PT ZONE: All Electric vs Hybrids

Why Use All Electric Injection Molding Machines? Why Use All Electric Injection Molding Machines?
All electric injection molding machines turn injection molding into a predictable, robotic operation. More (+)

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All Electric vs Hybrids

All Electric vs Hybrids

Seeking the energy-saving benefits of electrics and the power of hydraulics, molders are increasingly turning to hydraulic-electric hybrid injection molding machines. However, these machines often fall somewhat short of energy-efficiency goals.

The reason is that, while the typical hybrid machine has an electric screw drive, three of the four axes are hydraulic – meaning that nearly all of those hoses, valves and pumps associated with a hydraulic system are still part of the machine. Along the way, energy is lost as it is in all hydraulic systems.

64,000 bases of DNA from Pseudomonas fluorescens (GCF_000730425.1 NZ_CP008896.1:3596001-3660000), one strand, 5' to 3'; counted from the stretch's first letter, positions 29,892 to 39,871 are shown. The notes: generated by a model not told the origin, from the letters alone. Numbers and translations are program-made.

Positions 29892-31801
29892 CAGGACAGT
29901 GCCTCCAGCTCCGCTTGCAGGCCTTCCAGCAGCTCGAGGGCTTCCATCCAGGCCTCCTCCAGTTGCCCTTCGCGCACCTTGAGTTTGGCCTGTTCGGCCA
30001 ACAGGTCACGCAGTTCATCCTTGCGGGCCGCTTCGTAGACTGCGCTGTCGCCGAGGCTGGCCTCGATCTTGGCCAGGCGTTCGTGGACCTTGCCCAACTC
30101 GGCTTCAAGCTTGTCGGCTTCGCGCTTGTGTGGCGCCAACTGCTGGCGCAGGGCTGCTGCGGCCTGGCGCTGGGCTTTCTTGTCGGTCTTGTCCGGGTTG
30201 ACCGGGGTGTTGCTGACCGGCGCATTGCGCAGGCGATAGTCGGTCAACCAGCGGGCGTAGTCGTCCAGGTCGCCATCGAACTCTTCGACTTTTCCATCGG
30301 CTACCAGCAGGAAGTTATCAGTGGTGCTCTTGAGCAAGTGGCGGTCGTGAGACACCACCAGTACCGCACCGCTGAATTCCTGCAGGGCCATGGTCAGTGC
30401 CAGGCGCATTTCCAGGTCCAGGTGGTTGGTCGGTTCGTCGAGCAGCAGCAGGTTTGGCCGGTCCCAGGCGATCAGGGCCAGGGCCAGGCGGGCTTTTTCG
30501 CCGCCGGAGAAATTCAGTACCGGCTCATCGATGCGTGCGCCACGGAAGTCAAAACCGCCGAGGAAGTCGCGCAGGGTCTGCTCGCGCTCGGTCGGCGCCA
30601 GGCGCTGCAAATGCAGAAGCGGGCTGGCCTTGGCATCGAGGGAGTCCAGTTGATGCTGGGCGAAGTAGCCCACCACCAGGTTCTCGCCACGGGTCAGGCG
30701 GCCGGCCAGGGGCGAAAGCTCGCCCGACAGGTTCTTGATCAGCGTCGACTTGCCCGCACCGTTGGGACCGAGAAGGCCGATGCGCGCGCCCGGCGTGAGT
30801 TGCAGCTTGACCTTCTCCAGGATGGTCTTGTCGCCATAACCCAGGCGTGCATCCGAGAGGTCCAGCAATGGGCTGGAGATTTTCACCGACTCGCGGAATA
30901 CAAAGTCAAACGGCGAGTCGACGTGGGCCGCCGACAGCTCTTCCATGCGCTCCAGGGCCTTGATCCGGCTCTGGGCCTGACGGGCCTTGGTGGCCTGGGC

A simple comparison of comparable tonnage machines, a typical hybrid and an all-electric, shows the major differences:

Typical Hybrid 550

 All-Electric 550

Hydraulic Clamp
 4 Pulleys

Hydraulic injection

Hydraulic eject

2 Rollerscrews

1 rack/pinion

1-2 Motors
 5 motors
85 Power Factor
 95 Power Factor
Motor/Drive creates harmonics
Low harmonics
Hydraulic HP does not decrease to keep
same injection rate and clamp speed
HP decreases when not needed

A New Kind of Hydraulic-Electric Hybrid

Unlike the typical hybrid, a new electric-based hybrid injection molding machine for the first time delivers electric efficiency along with hydraulic force.

The new system uses a hydraulic accumulator to provide the force that would otherwise require an all-hydraulic machine. The rest of the machine is electric-driven, maximizing the energy savings.

In other words, molders using the new hybrid configuration, available on Milacron POWERPAK®™ machines, get all the benefits of an electric machine, but with injection rates up to 300+ cubic inches per second (compared to all-electric machines, which top out around 100).

These rates are necessary especially for applications with thin-walled parts with high length over thickness (L/T) ratios, in which the material must fill the entire part before setting in the thinnest areas.

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